This Kickstarter was specifically earmarked for barrels and kegs for Joe’s new brewery, Burlington Beer Company. Joe is someone I knew through Iron Brewer, but also Twitter. Backing Joe wasn’t a difficult decision because I knew he would be successful because he had already been successful. He had been cranking out experimental homebrew batches while brewing professionally for both Dogfish Head and Evolution Craft Brewing Company. I still haven’t made it to Vermont to visit, but I will someday. 
Worthy Pledge?: Yes.

 

Is there a common thread here? The Iron Brewer Competition cost me a lot of money. (Kidding.)

These were the halcyon days of beer start-ups, and everyone’s naiveté for living the dream as a brewer was only matched by our ignorance of how terrible a model a nano-brewery is to the long term success of a business. I have little regrets overall, but there is a reason why small businesses go through the process of creating a business plan and are subject to review by investors and banks. The ease in throwing $25 towards a Kickstarter is part of the allure, but it doesn’t require the vetting process that larger investments should have and you should adjust your expectations accordingly. 

I always thought about these pledges as entertainment. If you play the lottery, I hope you are playing it for the thrill. Because winning the mega bucks is a longshot and, with the many points of failure over time, supporting a successful brewery might be even worse odds.

Share

Jul 20 2016

The Bourbon County Stout Recall and the Slow Havoc of Lactobacillus Acetotolerans

goose island bourbon county recalls

The recall of more of Goose Island’s Bourbon County Stout this week has me fascinated on this ongoing story that began with the recall of the coffee stout and barleywine, but now has spread to the Bourbon County Stout Original and Proprietor’s. To be clear, I have little concern or interest in conspiracy theories about why this happened, or to kick a brewery when it is down. Especially when they are doing the right, and very expensive, thing of doing a recall.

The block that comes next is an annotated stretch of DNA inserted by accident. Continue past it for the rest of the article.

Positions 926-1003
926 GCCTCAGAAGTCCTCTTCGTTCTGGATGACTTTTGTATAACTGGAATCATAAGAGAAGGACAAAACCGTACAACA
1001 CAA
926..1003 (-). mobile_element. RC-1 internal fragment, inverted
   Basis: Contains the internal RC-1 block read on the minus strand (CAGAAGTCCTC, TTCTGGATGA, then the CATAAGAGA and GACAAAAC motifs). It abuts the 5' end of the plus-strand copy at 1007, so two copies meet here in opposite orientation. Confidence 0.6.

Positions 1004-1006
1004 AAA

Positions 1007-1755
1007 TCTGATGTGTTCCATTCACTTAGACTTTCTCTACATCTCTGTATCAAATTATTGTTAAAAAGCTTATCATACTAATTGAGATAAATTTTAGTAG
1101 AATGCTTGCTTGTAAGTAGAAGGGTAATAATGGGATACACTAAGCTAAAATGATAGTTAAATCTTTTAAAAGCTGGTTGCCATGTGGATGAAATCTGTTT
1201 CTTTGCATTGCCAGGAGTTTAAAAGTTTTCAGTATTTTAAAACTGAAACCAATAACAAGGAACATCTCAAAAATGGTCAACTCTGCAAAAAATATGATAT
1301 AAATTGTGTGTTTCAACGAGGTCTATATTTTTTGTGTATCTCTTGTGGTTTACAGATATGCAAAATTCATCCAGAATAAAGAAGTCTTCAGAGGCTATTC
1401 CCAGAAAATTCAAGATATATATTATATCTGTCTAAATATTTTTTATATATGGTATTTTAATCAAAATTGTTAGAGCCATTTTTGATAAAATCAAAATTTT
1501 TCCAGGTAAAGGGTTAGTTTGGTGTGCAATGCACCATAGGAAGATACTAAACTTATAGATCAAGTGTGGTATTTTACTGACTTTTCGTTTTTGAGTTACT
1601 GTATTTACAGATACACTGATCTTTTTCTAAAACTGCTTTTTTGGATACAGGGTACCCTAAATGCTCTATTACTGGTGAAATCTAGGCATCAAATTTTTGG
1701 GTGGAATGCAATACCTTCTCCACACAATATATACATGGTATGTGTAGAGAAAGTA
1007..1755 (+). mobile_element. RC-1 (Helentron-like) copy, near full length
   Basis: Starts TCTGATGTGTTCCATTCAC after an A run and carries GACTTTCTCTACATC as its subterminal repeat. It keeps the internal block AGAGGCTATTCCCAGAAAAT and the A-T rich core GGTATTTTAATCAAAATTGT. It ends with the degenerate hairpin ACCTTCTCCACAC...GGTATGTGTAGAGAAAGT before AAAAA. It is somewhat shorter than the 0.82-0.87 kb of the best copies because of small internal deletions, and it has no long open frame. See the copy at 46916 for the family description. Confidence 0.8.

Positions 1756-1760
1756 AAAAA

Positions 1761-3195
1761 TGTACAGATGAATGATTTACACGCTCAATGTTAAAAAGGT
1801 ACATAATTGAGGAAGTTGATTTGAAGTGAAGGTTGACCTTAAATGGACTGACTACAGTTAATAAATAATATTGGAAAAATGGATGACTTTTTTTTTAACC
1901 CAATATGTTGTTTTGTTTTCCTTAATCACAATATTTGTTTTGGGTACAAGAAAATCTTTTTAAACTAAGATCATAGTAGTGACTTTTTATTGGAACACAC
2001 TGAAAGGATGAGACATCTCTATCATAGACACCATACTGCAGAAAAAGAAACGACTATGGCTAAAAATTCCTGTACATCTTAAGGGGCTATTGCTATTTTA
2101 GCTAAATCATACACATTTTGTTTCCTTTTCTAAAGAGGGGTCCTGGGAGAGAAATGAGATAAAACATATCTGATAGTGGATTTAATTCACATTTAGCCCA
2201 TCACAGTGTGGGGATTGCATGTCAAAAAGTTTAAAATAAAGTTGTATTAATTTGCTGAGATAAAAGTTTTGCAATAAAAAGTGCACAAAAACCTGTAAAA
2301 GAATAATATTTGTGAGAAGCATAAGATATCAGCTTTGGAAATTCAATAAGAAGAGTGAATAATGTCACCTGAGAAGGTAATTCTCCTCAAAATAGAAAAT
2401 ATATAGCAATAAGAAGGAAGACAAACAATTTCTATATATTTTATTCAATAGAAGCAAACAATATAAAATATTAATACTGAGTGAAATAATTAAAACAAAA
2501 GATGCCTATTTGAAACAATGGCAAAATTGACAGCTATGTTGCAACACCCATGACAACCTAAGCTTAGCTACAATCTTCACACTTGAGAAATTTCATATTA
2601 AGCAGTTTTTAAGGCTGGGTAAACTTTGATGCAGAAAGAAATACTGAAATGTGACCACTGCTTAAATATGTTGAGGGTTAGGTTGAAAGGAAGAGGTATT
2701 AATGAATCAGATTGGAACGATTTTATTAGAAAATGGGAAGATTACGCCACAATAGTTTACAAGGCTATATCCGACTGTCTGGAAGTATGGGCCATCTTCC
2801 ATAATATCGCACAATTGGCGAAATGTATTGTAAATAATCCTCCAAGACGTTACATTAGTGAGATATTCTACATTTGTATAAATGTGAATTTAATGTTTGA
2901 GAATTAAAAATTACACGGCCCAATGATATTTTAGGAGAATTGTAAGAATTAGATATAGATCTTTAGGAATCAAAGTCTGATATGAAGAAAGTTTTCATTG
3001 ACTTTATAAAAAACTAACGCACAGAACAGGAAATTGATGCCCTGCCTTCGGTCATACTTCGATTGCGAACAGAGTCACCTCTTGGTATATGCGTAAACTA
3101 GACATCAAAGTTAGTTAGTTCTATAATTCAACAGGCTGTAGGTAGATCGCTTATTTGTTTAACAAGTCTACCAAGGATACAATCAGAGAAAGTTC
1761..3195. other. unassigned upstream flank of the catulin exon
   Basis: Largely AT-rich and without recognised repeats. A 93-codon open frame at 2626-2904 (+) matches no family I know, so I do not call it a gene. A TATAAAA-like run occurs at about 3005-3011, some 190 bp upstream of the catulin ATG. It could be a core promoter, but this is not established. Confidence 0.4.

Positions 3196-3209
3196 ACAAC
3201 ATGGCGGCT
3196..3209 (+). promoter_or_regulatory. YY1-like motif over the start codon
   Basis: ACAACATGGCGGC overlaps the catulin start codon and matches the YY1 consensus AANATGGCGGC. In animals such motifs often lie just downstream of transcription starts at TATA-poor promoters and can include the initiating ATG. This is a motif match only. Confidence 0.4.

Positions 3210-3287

What is really interesting to me is the bacteria that is causing this souring. These beers are high in ABV and IBUs, which is a pretty hostile environment for lacto to grow and thrive in. This bacteria was identified by a lab as lactobacillus acetotolerans, which is a new one to me, and it was originally discovered in rice wine vinegar and it has a very high tolerance for acetic acid.

It appears that they are still trying to figure out how the batches got infected, but one theory is out there that it happened in a transfer or a bright tank rather than from the barrels, although that appears unlikely. That will be an ongoing investigation for GI which is complicated by the many steps that occur once these beers leave the barrels and then go from tank to truck and then back into a tank and through a bottling line. There are many points of failure there, and they must be difficult to manage and monitor.

What is interesting is that when plating these beers and looking for contaminants, most of the things that a lab is testing for will grow in 5 days. The lacto acetotolerans appears to be an outlier in that it grows very slowly and may not show itself until after 7 days or more. This slowness is atypical and makes it an unusual bacteria for a brewery to discover through standard procedures.

The overly easy answer to this is that you flash pasteurize the beer in the future to insure that stability, and that is probably something that GI is contemplating. This is certainly a bit of a mess, but it is rare situation and contaminant, and they are doing all the responsible things they can to make this right with the beer that has already left their docks.

The question that a sour beer geek like myself is asking is “what can we do with this new lacto?” Pedio takes a long time to develop in a beer, but we are patient with it because it gives us much more sour complexity than we find with lactobacillus. I wonder if the final affect that lacto acetotolerans has on a beer is desirable and worth that time it takes to become apparent, as well.

Ed and I had joked on Twitter about finding a recalled bottle and ramping up some of that lacto, and I think he has found trader for a bottle of this glacial moving destroyer of beers. I look forward to seeing if this is a cool, new souring agent for our quivers, or just a nightmare for the GI guys.

Share

Jun 29 2016

The Starr Hill IPA Jambeeree, and the Freedom in IPA Meaninglessness

Throw shade towards the IPA “style” as much as you want, it has already conquered craft beer.

It is the flagship for most American breweries, and not having an IPA in your year-round portfolio seemingly borders on insubordination. And to further the sprawl and creep from this style, it isn’t limited to merely American and Imperial IPAs. There are red, black, white, brown, Belgian, rye, fruit, fruit peel, and session IPAs, as well. Tart IPAs are beginning to surface now, as well. (In full disclosure, I am brewing a tart IPA with a local brewery in the coming weeks so, yeah, I’m part of the problem, too.)